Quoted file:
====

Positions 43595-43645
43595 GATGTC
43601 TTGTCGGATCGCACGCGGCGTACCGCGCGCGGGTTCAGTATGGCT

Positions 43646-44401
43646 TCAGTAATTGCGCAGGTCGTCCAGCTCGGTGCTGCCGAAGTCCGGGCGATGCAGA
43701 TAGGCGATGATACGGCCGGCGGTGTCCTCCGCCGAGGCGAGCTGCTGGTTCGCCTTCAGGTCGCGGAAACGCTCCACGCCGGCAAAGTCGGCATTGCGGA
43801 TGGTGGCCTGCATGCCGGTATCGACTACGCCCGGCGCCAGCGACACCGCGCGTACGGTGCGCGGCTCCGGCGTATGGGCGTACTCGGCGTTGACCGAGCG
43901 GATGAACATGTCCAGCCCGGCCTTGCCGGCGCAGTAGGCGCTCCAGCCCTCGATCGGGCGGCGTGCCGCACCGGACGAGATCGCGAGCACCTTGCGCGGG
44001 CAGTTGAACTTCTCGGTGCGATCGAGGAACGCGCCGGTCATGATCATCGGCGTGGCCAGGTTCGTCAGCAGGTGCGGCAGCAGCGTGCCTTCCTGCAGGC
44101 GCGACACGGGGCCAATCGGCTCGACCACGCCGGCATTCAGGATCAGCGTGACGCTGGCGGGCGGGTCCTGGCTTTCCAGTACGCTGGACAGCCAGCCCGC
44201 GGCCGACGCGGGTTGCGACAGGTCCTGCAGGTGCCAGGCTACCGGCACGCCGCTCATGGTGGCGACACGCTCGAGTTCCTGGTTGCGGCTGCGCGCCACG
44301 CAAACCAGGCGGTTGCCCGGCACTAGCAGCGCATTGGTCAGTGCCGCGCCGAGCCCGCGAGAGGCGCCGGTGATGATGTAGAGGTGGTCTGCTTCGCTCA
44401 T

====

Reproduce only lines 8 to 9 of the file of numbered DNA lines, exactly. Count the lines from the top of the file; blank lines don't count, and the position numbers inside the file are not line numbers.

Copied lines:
43901 GATGAACATGTCCAGCCCGGCCTTGCCGGCGCAGTAGGCGCTCCAGCCCTCGATCGGGCGGCGTGCCGCACCGGACGAGATCGCGAGCACCTTGCGCGGG
44001 CAGTTGAACTTCTCGGTGCGATCGAGGAACGCGCCGGTCATGATCATCGGCGTGGCCAGGTTCGTCAGCAGGTGCGGCAGCAGCGTGCCTTCCTGCAGGC